Tag Archives: Brian Saber

Ask For What You Want

Bilie (Mac) McBain Dec 16 blog post

Two customer service reps recently reminded me of the value of straightforwardly asking for what you want. Asking politely, confidently and firmly, which is how fundraisers should solicit potential donors and prospects.

Billie (Mac) McBain at Best Buy in Aberdeen, NC asked me in all the right ways to fill out an online survey, rate the store a 10 and explain how he helped me buy the right charging cable for my wife’s MacBook Pro. I obliged, but only after sharing my impression with the store manager and Mac together. I also tweeted my admiration.


Just last week, Port Authority of NY & NJ customer service rep Mohammed Alam helped me save a buck when I bought an AirTrain ticket on my way home from JFK airport. As he explained the procedure, he wrote his name on a business card and handed it to me. OK, he didn’t explicitly ask for my help, but the implication was clear and confident. I happily dashed off an email to HQ. (Which sent back a lackluster form reply ignoring my enthusiasm. Boo!)

Port Authority Customer Care rep badge Dec 16 blog post

Both were terrific, fun, sure-footed solicitations that got me to give what was asked. Bravi, gentlemen, bravi!

Let’s bring this back to what I know something about. It’s painful when I see a weak fundraising solicitation.
— An email or letter where the ask is buried in the middle of the fifth paragraph
— One that never comes around to make an ask
— A solicitor who apologizes
— A solicitor who just isn’t comfortable asking for money, or other support
— I had a client where the executive director insisted his letter should “humbly ask”

Gutless solicitations demean your work and discourage support. They’re embarrassing for everyone and suggest you don’t believe in the cause.

You believe in the cause, right? Or else you wouldn’t be there.

Here are a few tips:
— Rehearse: many Nonprofit Radio guests have suggested this. You role play the solicitation meeting. Lots of pros use this.
— Prepare in advance: last minute preparation is inadequate; this is an important meeting!
— Not so many pages or screens: lots of notes suggest you don’t know your subject; that’s why you prepare.
— You host: when meetings are in your office, you control the flow and prevent interruptions.

For serious help with strong asks, check out Asking Matters. You can find your asking style (rainmaker; go-getter; mission controller; or kindred spirit), which will help you approach others, and show you how to support volunteer solicitors. (Follow president Brian Saber.)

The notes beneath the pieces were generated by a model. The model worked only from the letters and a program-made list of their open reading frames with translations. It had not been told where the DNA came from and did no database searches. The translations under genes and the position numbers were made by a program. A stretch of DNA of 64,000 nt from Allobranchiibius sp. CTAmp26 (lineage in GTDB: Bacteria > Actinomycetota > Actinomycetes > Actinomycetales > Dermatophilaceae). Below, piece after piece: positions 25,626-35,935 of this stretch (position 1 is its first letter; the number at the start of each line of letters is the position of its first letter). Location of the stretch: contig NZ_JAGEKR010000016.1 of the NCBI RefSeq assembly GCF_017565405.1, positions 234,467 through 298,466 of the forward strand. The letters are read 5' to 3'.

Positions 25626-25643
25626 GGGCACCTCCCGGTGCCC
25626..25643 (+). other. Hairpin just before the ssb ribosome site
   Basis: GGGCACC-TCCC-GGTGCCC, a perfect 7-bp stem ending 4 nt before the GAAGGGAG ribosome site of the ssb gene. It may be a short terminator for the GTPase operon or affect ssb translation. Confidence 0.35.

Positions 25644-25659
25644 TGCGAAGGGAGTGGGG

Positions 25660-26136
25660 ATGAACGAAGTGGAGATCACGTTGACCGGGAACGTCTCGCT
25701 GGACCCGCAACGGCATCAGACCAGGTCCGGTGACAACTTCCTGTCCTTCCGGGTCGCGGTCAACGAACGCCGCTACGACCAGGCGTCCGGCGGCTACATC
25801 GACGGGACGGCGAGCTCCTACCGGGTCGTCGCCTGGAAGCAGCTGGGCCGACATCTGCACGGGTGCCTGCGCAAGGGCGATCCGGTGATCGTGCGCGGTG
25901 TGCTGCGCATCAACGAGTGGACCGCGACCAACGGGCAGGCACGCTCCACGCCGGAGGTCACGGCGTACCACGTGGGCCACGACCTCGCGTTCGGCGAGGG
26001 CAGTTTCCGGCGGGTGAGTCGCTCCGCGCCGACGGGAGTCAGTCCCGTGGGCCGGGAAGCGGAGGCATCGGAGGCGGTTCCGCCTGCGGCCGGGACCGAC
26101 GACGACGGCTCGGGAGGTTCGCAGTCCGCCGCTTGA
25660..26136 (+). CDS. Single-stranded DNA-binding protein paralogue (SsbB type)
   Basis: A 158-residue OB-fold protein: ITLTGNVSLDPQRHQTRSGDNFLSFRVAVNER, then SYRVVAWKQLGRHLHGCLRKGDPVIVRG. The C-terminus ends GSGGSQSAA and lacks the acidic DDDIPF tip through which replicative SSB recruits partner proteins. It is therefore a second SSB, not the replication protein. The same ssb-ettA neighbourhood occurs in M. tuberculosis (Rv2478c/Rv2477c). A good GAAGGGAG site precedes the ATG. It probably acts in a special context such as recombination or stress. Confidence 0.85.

When she was with Asking Matters, I had Andrea Kihlstedt on Nonprofit Radio. The link to listen to our convo is at the bottom of this post.

Ask for what you want with firmness and confidence. Ask from a position of strength.

Create A Culture Of Philanthropy Throughout Your Nonprofit

TonyMartignetti.AFP1 moderation

Last month I hosted a panel for AFP’s New York City chapter on creating a culture of philanthropy throughout your office: way beyond the development staff to include the CEO, finance office, program staff and facilities workers. Everybody.

The panelists were:
Terry Billie, Director of Corporate & Foundation Relations for Goodwill Industries of NY and NJ
Matthew Bregman, VP for Development at Brooklyn Academy of Music (BAM)
Brian Saber, founder and president of Asking Matters

We had a lively, fun conversation over breakfast and there were lots of excellent questions from the audience!

Here are takeaways from our hour-long discussion:
— it has to start with the CEO; if your CEO embraces fundraising, the enthusiasm will trickle down
— each person in your organization can contribute to a positive fundraising culture; it can be as simple as a smile and “hello”
— everyone your staff meets should be treated as a donor; either they are or they could be
— over in finance, reports to funders should be seen as promoting fundraising, not as favors that help development staff
— your business and program departments should accept training from fundraising staff about simple ways to create a fundraising culture
— everybody else can accept training on how their jobs support fundraising
— it starts with hiring; consensus was that an enthusiastic attitude can make up for a lack of non-critical skills
— if you you’re constantly fighting to get fundraising recognized, it may not be the right place for you

Many thanks to the leaders of AFP NYC. A special shout to Holly Koenig, who first tapped me for the program.

Here’s the video!